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Delights of a camp site

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    Delights of a camp site

    Just back from another wonderful walking weekend rally in a lovely farm in Hampshire. Hot sunny days, balmy evenings, sitting around with friends savouring some home made wine and nibbles chatting and laughing until bed time (9ish I hasten to add). Stunning walks and lovely views.

    Kestrels in the trees, horses in next field, crops swaying in the gentle breeze. But the field we were in was huge and it appeared to glisten all over, as if scattered generously with diamonds and silver glitter. On further investigation we discovered that the entire field was closely spun with tiny lengths of the finest cobweb. Tiny, tiny spiders must have been busy each night and day to give us this delightful treat. The van did have evidence of them though but they were so small as to not be a problem. I cannot quite believe that such tiny spiders could cover such a huge field in such beauty. As the sun shone on it it just glowed.

    #2
    Originally posted by Flo View Post
    Just back from another wonderful walking weekend rally in a lovely farm in Hampshire. Hot sunny days, balmy evenings, sitting around with friends savouring some home made wine and nibbles chatting and laughing until bed time (9ish I hasten to add). Stunning walks and lovely views.

    Kestrels in the trees, horses in next field, crops swaying in the gentle breeze. But the field we were in was huge and it appeared to glisten all over, as if scattered generously with diamonds and silver glitter. On further investigation we discovered that the entire field was closely spun with tiny lengths of the finest cobweb. Tiny, tiny spiders must have been busy each night and day to give us this delightful treat. The van did have evidence of them though but they were so small as to not be a problem. I cannot quite believe that such tiny spiders could cover such a huge field in such beauty. As the sun shone on it it just glowed.
    Wonderful descriptive stuff!
    Jac

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      #3
      ~Well you don't need a photo with a description like that, Flo!

      We had money spiders inside and out recently at a THs site, half of them came home with me, so I hope they get on with the natives! LOL!!

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        #4
        one of the smallest spiders and one of the most prolific,the linyphilidae,the sheet weavers,called money spiders because folk believed they would walk on you to spin you new clothes and you would become rich thereby.
        They are also one of the higest flying animals,being found attatched to gossamer threads miles up in the atmosphere.Needless to say they are global in extent.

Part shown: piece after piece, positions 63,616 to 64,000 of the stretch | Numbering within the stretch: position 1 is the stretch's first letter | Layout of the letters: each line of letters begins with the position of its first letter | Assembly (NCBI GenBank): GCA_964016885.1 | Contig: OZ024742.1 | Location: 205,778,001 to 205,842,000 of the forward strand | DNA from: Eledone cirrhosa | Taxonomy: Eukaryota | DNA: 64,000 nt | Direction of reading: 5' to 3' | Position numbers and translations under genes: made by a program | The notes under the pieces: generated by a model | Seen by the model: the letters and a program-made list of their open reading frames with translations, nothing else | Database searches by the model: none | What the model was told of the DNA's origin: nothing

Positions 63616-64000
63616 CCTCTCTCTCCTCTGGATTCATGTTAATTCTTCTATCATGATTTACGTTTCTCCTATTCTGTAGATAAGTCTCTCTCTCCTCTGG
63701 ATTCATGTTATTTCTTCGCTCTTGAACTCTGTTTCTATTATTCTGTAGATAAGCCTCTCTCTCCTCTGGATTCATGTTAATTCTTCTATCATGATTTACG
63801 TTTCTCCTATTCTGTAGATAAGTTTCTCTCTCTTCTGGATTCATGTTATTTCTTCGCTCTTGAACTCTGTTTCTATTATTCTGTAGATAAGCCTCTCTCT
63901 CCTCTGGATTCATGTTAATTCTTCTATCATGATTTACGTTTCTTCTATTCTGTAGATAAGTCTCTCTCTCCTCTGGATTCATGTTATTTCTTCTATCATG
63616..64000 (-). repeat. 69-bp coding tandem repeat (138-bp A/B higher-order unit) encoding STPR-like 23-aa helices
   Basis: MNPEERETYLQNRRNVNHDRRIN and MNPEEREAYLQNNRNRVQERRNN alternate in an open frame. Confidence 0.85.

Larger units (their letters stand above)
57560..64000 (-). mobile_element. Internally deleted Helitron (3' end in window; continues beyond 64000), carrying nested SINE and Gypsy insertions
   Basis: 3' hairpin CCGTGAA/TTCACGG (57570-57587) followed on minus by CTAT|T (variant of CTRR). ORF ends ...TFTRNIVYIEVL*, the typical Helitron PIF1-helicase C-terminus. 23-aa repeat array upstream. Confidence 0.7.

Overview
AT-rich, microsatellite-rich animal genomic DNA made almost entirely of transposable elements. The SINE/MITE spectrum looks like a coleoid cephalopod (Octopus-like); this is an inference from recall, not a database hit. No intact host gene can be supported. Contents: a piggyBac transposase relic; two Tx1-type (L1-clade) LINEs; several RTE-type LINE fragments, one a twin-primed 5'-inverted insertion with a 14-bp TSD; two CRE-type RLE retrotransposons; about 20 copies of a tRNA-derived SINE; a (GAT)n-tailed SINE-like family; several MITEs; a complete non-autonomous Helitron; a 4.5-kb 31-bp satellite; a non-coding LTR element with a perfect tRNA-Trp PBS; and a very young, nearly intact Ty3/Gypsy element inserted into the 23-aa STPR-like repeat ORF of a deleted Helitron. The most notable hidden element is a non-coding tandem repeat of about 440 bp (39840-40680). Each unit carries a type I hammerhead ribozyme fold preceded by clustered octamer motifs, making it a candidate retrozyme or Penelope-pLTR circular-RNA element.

Young men sow wild oats.Old men grow sage.

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          #5
          Not quite like this web on grass, in Australia:

          Comment


            #6
            Originally posted by Flo View Post
            Not quite like this web on grass, in Australia:

            Arachnaphobics look away now
            derek b and Babs

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              #7
              Whilst I have no particular fear of spiders, this rather freaks me out!
              Carpe diem! :)

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                #8
                Originally posted by NomadSue2012 View Post
                Whilst I have no particular fear of spiders, this rather freaks me out!
                Ah!,pity,the sheets of gossamer softly and silently billowing in a gentle breeze ,with the sunlight shimmering on it like light on pools of water,is a lovely sight,and very transient,one strong wind or heavy shower and its gone!
                and there is no guarantee it will happen in the same place next year,or at all.

                Like so many beautiful things,blink and its gone!
                Young men sow wild oats.Old men grow sage.

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                  #9
                  Like these on my shed! Really must clean the darned thing! Poor spider copped it as well, it was freezing for days on end here

                  Seriously, that photo of the fields freaks me out as well, I don't mind spiders, but HOW MANY ARE THERE at work there???????
                  Attached Files
                  Last edited by jayjay; 27-07-2012, 20:31.

                  Comment


                    #10
                    Very poetic, Ian.

                    I'm not a total coward though. I've held a tarantula in my hands - it felt quite tickly.
                    and an African snail (heavy), a giant millipede (about 6 inches long) - like a clockwork toy, and a snake (surprisingly dry).
                    Carpe diem! :)

                    Comment


                      #11
                      Originally posted by derek b View Post
                      Arachnaphobics look away now

                      Now that makes my skin crawl, and I'm not afraid of spiders

                      Comment

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